Indeed, from and to and , artists are now free to sculpt multicolor portraits without the fear of failure, and have access to technologies enabling ever-more realism. Whether casting from life or simply painting a surface, today’s sculptors continue to use color much like the Greeks and Romans, while also bringing the medium to incredible new levels of authenticity and artistry—achievements that would surely impress their ancient forerunners.
Over the last decade, an ongoing campaign for polychrome justice has developed within the art world, with eye-catching museum exhibitions (and research-heavy artistic projects by the likes of ) increasingly colorizing the Classical era. Yet even with our increased awareness of its vibrant reality, the myth of the all-white ancient sculpture remains so ingrained in the cultural imagination that it’ll probably never be forgotten.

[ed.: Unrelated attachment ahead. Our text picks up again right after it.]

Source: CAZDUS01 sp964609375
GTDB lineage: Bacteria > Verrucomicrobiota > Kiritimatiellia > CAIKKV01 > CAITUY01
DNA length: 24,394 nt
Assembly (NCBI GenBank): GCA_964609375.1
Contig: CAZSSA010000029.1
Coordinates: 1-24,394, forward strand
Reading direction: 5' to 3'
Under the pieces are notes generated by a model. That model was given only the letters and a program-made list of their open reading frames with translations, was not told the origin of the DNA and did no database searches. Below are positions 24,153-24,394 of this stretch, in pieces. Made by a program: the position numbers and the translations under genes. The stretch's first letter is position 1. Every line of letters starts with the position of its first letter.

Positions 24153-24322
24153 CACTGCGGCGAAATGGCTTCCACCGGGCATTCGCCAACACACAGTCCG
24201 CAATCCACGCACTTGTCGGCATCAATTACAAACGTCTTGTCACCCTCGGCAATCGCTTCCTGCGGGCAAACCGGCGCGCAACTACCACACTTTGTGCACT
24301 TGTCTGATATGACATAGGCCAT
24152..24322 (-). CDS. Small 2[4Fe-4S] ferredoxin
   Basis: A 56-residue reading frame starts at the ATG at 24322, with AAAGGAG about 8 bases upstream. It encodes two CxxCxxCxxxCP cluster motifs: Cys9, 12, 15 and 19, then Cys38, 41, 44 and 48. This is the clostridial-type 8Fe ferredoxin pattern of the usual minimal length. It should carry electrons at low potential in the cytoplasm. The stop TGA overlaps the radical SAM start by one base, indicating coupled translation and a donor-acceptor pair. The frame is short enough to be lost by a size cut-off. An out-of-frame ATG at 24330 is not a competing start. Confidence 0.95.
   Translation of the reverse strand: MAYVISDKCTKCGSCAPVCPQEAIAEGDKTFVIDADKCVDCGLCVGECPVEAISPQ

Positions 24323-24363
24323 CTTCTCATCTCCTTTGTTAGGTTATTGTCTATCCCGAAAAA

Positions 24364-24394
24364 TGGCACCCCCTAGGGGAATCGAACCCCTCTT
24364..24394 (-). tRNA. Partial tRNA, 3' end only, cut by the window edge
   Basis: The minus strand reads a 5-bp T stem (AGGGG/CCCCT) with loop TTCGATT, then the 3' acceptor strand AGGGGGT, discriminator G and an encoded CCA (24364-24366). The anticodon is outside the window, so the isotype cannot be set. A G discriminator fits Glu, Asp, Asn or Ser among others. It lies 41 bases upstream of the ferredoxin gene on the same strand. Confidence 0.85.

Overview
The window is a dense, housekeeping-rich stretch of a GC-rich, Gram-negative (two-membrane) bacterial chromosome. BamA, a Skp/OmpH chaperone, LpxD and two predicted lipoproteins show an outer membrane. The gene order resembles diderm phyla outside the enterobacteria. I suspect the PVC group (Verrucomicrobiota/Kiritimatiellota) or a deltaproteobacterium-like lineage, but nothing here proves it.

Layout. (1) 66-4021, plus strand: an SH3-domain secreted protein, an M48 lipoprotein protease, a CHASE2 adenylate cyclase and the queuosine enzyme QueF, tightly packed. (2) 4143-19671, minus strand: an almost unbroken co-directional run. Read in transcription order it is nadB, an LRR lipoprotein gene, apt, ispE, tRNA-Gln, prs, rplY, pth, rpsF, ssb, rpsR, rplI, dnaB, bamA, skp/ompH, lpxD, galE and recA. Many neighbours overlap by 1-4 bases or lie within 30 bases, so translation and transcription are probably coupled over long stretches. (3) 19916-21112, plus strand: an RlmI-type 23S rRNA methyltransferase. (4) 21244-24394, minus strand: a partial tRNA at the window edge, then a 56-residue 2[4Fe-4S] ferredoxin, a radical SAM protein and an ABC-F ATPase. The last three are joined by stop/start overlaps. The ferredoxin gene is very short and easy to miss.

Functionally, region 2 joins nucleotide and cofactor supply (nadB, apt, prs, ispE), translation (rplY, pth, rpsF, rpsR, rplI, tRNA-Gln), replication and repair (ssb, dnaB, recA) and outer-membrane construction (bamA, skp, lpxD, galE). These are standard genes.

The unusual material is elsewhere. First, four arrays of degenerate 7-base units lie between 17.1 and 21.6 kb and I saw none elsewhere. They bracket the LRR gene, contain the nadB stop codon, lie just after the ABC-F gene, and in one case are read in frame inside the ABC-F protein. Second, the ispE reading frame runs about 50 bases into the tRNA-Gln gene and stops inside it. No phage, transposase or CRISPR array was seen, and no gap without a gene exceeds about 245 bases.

But the next time you find yourself in the Met’s Classical wing, try to imagine how all those figures and faces would look if they were a hundred times more colorful. You’d be on the right side of history.
Kim Hart